The Boston City Council’s New Resolution On Antisemitism

Boston City Hall

Readers, you are endlessly patient. I have heard from some of you who have said that you have appreciated my posts on the war, on antisemitism, and on related issues in the months since October 7. I am sure there are those of you who do not appreciate these posts and wish I could get back to service by email on Chinese companies whose addresses are known and the prospects for ratification of the Judgments Convention. I hear you! All I can say is that, as for many Jewish people, there is a before October 7 me and an after October 7 me, and that the issues confronting Jewish people in America, in Israel, and around the world since October 7 are existential. So I have had less time and energy to spend thinking and writing about the corners of the law that we love over the past few months. I wish for the world to return to sanity so that I can return to what I like doing best! Here are my thoughts on the Boston City Council’s latest resolution on antisemitism.

The United States recognizes a lot of “heritage months” for ethnic groups in the USA. I have not found a single authoritative list. The State Department lists Black History Month, Women’s History Month, Arab American Heritage Month, Jewish American Heritage Month, Asian American, Native Hawaiian, and Pacific Islander Heritage Month, Caribbean-American Heritage Month, and Hispanic Heritage Month, among other celebrations of groups other than ethnic groups. There is also Irish American Heritage Month, Native American Heritage Month, and no doubt others. These are nice recognitions of the contributions Americans with roots all over the world have made to our country, and it’s usual for the White House, governors, and cities and towns to issue proclamations recognizing them. So it’s normal, expected, and good that the Boston City Council passed a resolution last week recognizing Jewish American Heritage Month.

But in 2024, things are not so simple. The resolution comes just more than a week after the resolution that I and others criticized for its naive and simplistic solution to the war in Gaza. Perhaps in order to respond to those criticisms (I mean the criticisms of others—I don’t expect anyone in city government is reading Letters Blogatory!) the Council included in this resolution a statement of its commitment to “standing up with our Jewish residents to denounce all forms of antisemitism and hate.”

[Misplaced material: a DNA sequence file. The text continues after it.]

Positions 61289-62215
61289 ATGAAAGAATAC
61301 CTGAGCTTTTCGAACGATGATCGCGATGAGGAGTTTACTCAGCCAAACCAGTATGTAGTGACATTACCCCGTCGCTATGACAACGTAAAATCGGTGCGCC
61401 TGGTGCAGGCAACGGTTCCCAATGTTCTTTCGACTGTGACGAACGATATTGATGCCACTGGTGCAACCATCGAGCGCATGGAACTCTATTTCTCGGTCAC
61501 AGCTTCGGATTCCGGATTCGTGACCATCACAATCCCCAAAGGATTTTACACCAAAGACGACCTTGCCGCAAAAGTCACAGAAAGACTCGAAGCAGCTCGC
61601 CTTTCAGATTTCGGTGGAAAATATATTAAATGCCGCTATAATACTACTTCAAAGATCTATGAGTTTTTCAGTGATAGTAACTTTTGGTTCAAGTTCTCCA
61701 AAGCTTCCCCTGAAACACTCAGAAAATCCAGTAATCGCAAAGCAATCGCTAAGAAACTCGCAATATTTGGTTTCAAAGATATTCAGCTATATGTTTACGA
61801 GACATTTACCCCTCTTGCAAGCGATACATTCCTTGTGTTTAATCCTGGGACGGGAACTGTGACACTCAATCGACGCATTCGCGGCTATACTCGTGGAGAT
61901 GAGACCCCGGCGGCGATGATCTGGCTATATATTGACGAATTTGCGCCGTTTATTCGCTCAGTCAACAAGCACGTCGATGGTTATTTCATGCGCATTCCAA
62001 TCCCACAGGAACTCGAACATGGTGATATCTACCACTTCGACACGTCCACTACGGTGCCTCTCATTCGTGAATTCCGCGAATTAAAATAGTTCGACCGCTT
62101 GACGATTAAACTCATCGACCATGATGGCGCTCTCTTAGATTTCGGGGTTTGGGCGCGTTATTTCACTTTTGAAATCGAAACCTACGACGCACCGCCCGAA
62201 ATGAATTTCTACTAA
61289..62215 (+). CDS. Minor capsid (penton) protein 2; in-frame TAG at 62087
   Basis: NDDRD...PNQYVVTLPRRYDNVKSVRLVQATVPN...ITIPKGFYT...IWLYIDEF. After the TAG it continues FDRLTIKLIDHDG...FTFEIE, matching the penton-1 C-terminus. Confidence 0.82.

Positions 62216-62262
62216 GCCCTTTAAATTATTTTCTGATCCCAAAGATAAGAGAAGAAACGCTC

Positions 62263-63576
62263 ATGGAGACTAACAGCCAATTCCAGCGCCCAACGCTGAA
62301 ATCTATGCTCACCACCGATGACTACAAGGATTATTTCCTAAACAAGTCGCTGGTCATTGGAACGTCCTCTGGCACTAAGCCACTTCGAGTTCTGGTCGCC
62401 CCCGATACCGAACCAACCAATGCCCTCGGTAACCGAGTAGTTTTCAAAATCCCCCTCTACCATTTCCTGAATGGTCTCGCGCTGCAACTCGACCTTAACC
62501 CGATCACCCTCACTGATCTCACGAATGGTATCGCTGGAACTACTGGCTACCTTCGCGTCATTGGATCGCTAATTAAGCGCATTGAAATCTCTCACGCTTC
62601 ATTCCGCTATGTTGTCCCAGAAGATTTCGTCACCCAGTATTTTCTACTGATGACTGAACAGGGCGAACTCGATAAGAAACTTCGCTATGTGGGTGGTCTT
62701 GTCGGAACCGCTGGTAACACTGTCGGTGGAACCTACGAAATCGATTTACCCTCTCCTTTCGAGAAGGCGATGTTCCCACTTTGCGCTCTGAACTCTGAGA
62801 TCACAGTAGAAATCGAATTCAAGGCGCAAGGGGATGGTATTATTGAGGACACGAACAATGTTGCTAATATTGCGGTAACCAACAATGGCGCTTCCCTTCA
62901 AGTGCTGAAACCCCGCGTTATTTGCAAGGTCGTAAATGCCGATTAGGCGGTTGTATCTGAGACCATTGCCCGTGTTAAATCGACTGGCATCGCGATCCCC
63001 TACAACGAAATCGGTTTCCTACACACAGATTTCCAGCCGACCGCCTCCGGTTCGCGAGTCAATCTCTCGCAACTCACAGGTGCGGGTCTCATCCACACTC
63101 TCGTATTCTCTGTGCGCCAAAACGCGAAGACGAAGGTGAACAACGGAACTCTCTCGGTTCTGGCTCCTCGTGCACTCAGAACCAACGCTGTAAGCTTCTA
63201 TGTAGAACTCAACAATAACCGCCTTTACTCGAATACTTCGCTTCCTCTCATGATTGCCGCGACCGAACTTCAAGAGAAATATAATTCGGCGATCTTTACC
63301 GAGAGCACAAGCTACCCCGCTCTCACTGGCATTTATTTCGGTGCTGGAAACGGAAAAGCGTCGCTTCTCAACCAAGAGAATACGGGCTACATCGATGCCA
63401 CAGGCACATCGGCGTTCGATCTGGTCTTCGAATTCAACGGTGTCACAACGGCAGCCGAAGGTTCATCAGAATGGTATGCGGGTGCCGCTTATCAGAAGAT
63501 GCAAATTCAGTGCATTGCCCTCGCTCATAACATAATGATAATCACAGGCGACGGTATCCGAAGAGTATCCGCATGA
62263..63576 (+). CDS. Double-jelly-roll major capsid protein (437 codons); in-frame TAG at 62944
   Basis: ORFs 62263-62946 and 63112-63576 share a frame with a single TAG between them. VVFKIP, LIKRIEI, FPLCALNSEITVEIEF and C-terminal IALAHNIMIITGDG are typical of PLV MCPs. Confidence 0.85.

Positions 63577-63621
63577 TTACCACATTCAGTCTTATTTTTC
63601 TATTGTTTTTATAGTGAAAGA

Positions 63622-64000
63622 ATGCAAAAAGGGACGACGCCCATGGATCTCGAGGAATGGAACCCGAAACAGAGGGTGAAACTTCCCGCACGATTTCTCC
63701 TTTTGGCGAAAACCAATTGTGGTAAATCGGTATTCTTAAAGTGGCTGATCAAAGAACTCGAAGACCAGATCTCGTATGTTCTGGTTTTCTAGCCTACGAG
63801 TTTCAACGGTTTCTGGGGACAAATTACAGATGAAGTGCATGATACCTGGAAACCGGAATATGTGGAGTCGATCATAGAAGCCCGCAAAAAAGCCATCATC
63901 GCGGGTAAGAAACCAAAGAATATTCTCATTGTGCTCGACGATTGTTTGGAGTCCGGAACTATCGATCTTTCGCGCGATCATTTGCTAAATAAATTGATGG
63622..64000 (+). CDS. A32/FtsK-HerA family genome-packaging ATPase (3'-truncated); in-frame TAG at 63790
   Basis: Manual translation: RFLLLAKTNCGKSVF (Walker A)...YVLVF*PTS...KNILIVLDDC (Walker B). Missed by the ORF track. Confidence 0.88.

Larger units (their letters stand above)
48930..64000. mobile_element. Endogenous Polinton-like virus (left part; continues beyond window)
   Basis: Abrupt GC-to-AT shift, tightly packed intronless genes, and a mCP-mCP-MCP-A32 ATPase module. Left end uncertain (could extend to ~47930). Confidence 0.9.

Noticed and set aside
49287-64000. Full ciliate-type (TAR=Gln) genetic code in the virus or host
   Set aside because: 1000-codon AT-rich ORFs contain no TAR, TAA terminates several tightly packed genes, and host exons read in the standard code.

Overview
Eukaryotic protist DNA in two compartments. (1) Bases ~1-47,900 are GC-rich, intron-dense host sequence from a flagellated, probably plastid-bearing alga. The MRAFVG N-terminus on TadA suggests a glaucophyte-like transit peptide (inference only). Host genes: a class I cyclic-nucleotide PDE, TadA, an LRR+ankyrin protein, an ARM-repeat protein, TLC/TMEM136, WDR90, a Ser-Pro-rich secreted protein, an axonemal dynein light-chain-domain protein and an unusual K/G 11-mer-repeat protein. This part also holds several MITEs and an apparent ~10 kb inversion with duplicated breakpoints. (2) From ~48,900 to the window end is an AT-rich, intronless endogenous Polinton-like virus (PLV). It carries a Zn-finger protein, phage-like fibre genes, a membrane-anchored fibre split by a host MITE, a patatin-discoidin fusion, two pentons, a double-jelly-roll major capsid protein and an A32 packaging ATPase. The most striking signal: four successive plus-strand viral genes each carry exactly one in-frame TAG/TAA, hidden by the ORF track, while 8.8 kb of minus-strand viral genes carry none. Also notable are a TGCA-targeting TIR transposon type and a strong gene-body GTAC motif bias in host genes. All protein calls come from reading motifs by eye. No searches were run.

That’s great, everyone should condemn antisemitism! But it’s very easy to say, “I condemn antisemitism,” and a bit harder to explain what that means.

The resolution’s preamble talks about the rise in antisemitism:

Jewish Americans have long been the target of white supremacists, including the Ku Klux Klan and NSC-131. In 2021, a Rabbi was stabbed by an antisemitic individual in Brighton.

All of that is true! The antisemitism from the far right, the world of white supremacy, groups like the Klan, and so forth is frightening and awful. And the stabbing of a rabbi in front of a Jewish school in Brighton, one of Boston’s neighborhoods, was frightening and awful. But was the young man who stabbed Rabbi Noginski, Khaled Awad, a right-wing white supremacist or a member of the Klan? No, he was not. The government alleged that he was an immigrant from Egypt who had “biased views against Jews, Christians and American culture.” The resolution is 100% right to recognize good old-fashioned antisemitism from the violent, white supremacist right. But only a kind of bizarre myopia could lead the Council to lump in the stabbing of Rabbi Noginski with white supremacy and the Klan and to omit the risks of violent antisemitism that don’t come from that part of the political and cultural spectrum. And not long after the stabbing, the incident of antisemitism that I think most focused the minds of the Jewish community in Massachusetts was the Mapping Project, which published a map of Jewish institutions in the area, including schools, social service organizations, and charities, for the express purpose of encouraging people to “disrupt” them in the physical world. That was not a project of the far right but of the far left.